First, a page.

A recent accident shows how dangerous under-rested truck drivers can be. Forty-year-old Robert Roger Small, a resident of Denton, Florida, was traveling westbound on I-70 near Hutchinson, Kansas at 8:23 am on Sunday, January 29 in his Freightliner semi. Small fell asleep at the wheel, sending his truck over the median where it jumped a crossover. Amazingly, the truck was airborne for 84 feet before landing and overturning onto its right side. From there, the truck slid across both lanes of traffic for some distance, and then came to rest in the south ditch.

Small was taken to the nearby Hays Medical Center for treatment of injuries. His passenger, 36-year-old Jeffery Duane Chelsey of Sanford, Florida, was apparently uninjured, and Kansas Highway Patrolmen have indicated that both men were wearing their seatbelts at the time of the crash. There is no doubt that their injuries would have been much more severe had they not been wearing seatbelts.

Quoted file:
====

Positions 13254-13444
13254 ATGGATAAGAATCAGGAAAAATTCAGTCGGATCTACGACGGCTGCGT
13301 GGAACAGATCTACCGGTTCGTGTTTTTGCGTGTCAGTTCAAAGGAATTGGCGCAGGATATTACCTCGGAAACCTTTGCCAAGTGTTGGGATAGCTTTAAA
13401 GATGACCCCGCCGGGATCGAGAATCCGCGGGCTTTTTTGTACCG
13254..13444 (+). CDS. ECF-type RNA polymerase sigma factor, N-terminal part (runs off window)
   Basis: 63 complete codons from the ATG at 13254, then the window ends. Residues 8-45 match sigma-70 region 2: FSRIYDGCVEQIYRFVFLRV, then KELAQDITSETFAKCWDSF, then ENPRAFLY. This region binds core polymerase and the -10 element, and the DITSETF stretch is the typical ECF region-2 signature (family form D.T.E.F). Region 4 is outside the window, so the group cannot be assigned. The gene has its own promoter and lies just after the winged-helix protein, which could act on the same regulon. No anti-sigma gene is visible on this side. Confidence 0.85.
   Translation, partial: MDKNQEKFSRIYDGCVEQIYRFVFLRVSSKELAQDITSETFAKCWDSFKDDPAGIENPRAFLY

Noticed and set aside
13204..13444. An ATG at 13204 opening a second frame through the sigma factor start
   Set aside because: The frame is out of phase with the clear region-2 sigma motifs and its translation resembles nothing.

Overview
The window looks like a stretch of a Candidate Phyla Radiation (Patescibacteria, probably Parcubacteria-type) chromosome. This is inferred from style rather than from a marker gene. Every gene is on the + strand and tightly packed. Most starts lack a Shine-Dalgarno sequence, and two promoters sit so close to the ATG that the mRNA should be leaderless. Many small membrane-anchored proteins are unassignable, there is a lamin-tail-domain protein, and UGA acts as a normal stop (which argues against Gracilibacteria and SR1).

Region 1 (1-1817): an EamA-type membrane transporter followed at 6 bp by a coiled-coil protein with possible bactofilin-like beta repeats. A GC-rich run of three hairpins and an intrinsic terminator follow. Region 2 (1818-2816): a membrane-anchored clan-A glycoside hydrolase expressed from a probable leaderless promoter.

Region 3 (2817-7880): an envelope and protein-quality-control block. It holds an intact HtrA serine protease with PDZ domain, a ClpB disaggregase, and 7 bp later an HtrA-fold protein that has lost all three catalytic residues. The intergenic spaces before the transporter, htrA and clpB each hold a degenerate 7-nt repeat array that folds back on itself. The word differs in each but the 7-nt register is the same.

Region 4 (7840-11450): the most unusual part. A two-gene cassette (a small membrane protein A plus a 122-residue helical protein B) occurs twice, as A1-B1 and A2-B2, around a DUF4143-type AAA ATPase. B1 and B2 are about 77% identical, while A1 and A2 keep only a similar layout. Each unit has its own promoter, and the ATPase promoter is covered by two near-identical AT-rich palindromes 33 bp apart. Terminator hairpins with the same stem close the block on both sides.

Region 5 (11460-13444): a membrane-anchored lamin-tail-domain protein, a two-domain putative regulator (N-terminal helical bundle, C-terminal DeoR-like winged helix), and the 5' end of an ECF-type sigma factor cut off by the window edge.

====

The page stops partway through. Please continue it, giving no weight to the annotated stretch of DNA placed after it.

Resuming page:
Despite Chelsey’s coming through the trucking accident unharmed thanks to wearing his seat belt, the reality is that as a passenger, had the fall onto the right side of the truck been more devastating, he could easily have been maimed or killed in the skid across the highway. Thankfully, the early hour probably contributed to the relatively light traffic on the road and the absence of other casualties in the slide across two lanes of traffic.

Drivers falling asleep at the wheel is not a new phenomenon. There have been investigations into the record keeping of many trucking companies to ensure that drivers are getting the required amount of sleep time versus road time, but there have been repeated instances of discrepancies and outright falsifications in these records. It is unknown if such an event played a role in the crash on Sunday, but it is a phenomenon that people need to be aware of whenever they share the road with these large and dangerous vehicles.